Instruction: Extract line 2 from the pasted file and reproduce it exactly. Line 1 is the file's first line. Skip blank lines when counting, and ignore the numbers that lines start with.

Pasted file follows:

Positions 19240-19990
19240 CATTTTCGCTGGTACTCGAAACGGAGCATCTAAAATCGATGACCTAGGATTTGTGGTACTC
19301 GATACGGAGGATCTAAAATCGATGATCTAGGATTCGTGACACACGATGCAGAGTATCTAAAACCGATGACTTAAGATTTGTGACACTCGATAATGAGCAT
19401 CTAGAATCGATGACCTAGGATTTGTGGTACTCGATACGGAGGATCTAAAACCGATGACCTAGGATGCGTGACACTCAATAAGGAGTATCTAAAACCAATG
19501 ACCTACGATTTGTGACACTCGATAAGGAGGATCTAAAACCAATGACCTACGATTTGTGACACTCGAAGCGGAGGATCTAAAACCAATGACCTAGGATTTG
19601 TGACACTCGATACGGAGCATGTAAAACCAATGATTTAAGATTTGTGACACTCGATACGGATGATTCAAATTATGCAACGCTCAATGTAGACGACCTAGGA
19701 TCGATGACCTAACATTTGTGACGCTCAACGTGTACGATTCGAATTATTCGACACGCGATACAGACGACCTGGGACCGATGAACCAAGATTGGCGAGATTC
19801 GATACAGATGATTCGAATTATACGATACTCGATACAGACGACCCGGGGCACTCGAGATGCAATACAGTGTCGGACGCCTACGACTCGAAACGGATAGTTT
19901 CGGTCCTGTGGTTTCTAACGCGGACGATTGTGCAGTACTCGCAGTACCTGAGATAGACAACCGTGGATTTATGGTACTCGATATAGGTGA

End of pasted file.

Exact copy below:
19240 CATTTTCGCTGGTACTCGAAACGGAGCATCTAAAATCGATGACCTAGGATTTGTGGTACTC